The Observable disguised as an IO Monad

  1. A unit function used to place (lift) a value into the monad container. You could also find it as from() or return().
  2. A mapping function that lifts regular functions that work over these values, returning back a new instance of (generally) the same type containing the newly computed value.
  3. A flatMap() also known as (bind()) that lifts a monad-returning function to work over the value in the container and flatten its result into a single structure.
interface Monad {
of(a): Monad<a>
map(a -> b): Monad<b>
flatMap(a -> M<b>): Monad<b>

The IO Monad

const rotate = function(document, id) {
return function(deg) {
let elem = document.querySelector(`${id}`);[‘transform’] = `rotate(${deg}deg)`;
const rotateDom = _.partial(rotate, document);
class IO {   constructor(effect) {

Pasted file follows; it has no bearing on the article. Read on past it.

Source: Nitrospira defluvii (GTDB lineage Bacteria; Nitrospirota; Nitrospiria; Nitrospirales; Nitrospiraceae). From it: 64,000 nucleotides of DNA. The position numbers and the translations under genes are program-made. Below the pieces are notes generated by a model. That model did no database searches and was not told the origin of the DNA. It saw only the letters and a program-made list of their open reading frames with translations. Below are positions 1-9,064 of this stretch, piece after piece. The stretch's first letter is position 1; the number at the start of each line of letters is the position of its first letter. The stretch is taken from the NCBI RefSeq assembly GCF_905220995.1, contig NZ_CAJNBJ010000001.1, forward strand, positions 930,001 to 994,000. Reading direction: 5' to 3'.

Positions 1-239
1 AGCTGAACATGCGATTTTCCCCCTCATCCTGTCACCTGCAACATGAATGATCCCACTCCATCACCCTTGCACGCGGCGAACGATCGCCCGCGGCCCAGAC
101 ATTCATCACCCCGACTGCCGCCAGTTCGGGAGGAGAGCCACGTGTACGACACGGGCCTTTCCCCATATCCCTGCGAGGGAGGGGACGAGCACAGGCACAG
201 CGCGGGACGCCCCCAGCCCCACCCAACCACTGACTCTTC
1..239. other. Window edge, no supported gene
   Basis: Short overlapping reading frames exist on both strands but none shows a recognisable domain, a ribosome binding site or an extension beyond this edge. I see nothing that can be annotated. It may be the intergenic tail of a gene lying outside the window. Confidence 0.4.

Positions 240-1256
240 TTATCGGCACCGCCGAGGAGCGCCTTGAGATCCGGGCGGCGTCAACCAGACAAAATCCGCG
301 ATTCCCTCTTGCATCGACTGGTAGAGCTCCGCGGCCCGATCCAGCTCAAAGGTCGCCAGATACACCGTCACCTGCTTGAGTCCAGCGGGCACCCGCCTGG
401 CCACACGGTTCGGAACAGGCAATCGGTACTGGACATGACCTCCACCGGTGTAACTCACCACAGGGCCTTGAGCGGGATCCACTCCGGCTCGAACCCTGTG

if (!_.isFunction(effect)) {
throw ‘IO Usage: function required’;
this.effect = effect;
// unit function
static of(a) {
return new IO( () => a );
// map function
map(fn) {
let self = this;
return new IO(() => fn(self.effect()));
// monadic bind
flatmap(fn) {
let self = this
return new IO(() => fn(self.effect()).run());

run() {
return this.effect();
IO.of(rotateDom('#name')).map(doNIntervals(12, 100)).run();
function doNIntervals(n, interval) { 
return function times(fn) {
setTimeout(() => {
fn(n * -30);
if( — n >= 0) {
}, interval);

The Observable

.map(val => val * 30 + 30)

Comparing IO and Observable

  1. Both monads are lazy in that the Observable won’t begin executing until subscribe() is called, and similarly IO won’t start until run() is called.
  2. IO’s run() is what causes the chain of side effects to propagate and flush out any pending IO operations. Likewise, subscribe() receives any events propagated from the streams that it’s made up of and performs any necessary IO operations, rotating the DIV in this case. In a pure FRP observable chain, all of the side effects should be propagated downstream to the subscribers.
newtype Observable a = S (IO a) deriving (Functor , Applicative, Monad)



Author of Functional Programming in JavaScript, RxJS in Action, and The Joy of JavaScript

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